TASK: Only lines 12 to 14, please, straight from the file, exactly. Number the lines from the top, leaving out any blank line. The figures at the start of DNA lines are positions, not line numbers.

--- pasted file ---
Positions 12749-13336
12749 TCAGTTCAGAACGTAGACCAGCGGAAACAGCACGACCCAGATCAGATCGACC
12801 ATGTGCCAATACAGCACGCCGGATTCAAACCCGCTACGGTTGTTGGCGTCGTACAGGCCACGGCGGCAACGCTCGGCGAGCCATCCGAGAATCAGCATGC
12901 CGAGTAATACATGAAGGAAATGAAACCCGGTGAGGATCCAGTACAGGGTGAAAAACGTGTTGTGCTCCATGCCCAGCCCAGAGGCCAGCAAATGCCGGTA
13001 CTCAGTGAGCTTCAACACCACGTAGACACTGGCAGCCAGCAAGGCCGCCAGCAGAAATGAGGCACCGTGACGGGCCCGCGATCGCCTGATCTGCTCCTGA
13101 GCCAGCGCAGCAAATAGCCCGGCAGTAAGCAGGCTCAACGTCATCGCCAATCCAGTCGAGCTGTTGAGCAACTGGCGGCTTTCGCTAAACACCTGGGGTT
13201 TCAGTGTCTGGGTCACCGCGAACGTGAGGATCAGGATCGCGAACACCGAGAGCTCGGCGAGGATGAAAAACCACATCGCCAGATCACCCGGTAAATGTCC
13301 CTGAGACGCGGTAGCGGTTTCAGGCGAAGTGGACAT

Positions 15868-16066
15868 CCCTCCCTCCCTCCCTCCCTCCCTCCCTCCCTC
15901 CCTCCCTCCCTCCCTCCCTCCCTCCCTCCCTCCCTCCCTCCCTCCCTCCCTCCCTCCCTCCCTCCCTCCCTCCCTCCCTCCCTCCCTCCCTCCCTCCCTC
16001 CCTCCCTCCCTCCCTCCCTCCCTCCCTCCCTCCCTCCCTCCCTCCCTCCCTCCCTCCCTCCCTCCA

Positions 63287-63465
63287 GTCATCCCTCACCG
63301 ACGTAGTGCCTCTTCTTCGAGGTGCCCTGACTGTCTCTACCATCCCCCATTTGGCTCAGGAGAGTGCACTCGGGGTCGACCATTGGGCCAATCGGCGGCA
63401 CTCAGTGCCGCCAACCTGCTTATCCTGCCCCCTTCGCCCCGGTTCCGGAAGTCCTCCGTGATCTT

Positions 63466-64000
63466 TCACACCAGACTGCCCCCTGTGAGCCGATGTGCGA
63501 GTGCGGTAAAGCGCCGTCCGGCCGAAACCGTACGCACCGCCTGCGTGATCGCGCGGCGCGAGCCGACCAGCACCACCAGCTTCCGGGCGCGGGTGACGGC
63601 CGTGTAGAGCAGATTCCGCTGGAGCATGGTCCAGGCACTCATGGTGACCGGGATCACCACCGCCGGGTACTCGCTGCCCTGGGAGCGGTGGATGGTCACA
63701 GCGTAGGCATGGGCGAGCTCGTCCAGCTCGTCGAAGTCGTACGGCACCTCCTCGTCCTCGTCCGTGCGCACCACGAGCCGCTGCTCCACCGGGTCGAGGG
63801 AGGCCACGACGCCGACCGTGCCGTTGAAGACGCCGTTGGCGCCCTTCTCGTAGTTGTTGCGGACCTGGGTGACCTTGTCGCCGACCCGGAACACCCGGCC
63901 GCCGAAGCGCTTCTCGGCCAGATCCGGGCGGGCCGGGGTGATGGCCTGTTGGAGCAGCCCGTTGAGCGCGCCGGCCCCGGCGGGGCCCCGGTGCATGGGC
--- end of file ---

16001 CCTCCCTCCCTCCCTCCCTCCCTCCCTCCCTCCCTCCCTCCCTCCCTCCCTCCCTCCCTCCCTCCA

Positions 63287-63465
63287 GTCATCCCTCACCG